Do you know how a tow truck lift operates?
It’s easy to take a tow truck operators job for granted. You don’t think about towing service until your situation requires it. What are the steps involved in operating a tow truck lift? How does it work and what is a truck operator doing while you’re checking your phone and wondering if you fed the dog?
We’ll cover the different types of towing equipment and basic operating procedures. Next time you need a tow truck operators help, you won’t need to ask what they’re doing.
What is a boom lift used for?
A boom is the long and tall extension rig on the back of a tow truck. The concept of a “boom” is not exclusive to tow trucks. You may have heard of a “boom mic” in cinema. These microphones use the same concept and are connected to a system that sets them high above the actors in the scene. Different tow truck booms use pivoting frames, are fixed, or use a series of telescoping tubes powered by hydraulics. They are sometimes used for towing, but more often used for recovery.
How does a boom lift work?
- The tow truck operator positions the lift above the site of the recovery. Lifts can extend beyond barriers and foliage. This is why they play such a large role in roadside recoveries.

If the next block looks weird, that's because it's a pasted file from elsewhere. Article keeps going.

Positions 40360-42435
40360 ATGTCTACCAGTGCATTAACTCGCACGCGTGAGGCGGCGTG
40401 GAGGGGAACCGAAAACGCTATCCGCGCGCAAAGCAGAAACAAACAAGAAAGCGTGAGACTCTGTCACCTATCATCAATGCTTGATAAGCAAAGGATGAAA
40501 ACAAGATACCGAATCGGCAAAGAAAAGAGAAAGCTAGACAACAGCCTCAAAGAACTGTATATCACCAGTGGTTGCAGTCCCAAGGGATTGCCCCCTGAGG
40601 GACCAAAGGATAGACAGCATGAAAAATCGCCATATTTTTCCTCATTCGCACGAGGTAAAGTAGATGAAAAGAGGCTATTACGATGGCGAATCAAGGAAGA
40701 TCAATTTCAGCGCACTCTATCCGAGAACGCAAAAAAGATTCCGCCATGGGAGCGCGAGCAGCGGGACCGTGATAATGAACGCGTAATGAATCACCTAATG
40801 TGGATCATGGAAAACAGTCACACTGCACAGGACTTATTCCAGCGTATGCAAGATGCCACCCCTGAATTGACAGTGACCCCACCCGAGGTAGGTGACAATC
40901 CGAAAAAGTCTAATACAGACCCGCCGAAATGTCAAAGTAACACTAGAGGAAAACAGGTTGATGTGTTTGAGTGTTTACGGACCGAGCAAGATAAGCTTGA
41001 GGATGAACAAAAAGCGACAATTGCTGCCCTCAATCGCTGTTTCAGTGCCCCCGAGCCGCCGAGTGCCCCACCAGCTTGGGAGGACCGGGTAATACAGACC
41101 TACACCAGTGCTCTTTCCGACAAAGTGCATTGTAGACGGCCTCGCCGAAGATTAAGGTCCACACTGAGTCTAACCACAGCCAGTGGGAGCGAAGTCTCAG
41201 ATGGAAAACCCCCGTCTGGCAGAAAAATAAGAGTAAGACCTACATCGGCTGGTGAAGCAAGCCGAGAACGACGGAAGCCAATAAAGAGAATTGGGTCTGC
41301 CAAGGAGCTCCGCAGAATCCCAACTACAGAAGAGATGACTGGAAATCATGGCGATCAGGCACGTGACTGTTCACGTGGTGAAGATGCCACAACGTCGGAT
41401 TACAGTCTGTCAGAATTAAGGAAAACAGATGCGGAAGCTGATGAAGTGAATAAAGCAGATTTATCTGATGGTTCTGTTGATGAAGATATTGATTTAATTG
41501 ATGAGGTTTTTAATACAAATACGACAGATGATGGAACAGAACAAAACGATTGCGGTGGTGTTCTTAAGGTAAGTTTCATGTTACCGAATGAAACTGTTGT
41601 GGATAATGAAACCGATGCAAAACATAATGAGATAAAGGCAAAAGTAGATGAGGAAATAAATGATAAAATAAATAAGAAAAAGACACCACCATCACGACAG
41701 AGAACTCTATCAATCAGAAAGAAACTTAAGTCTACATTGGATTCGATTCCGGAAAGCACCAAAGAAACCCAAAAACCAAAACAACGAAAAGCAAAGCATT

- The winch is lowered and guided to the vehicle or item. Booms typically use hooks and chains or belts for recovery. These are manually positioned and secured by the operator.
- When the load is secure, the operator will pull the winch in while operating the lift controls. This way they can recover an item with as little damage as possible.
- Once it is fully recovered, the operator can unload the package on a new vehicle or take additional steps to secure it to their own.
What is a wheel lift?
A wheel lift is a natural evolution of the original hook and chain. The first version of a wheel lift was actually a small hook/chain equipped boom lift. These risked damage to every vehicle they towed, but bumpers used to be made out of stainless steel. After plastics and lighter metals became popular the technology was forced to advance. Today’s wheel lifts don’t risk damage to a vehicle. They can safely secure a vehicle and were originally designed in 1967.
How does a wheel lift work?
- The operator prepares the lift by simply lowering it or setting up the required belt system (used for larger vehicle bumpers).
- Wheel lifts extend. The operator will reposition the lift beneath the vehicle. They may reposition the tow truck as well.
- Once it is beneath the load, the operator will raise the lift. This will leave the front or rear wheels of the vehicle on the ground.
- The only step left is security. Depending on the vehicle being towed this may involve belts, hooks, chains, straps, or wheel locks.
You know how wheel lifts and boom lifts work, but what other options do you have in the tow truck industry? Find out what different kinds of tow trucks we use on a daily basis.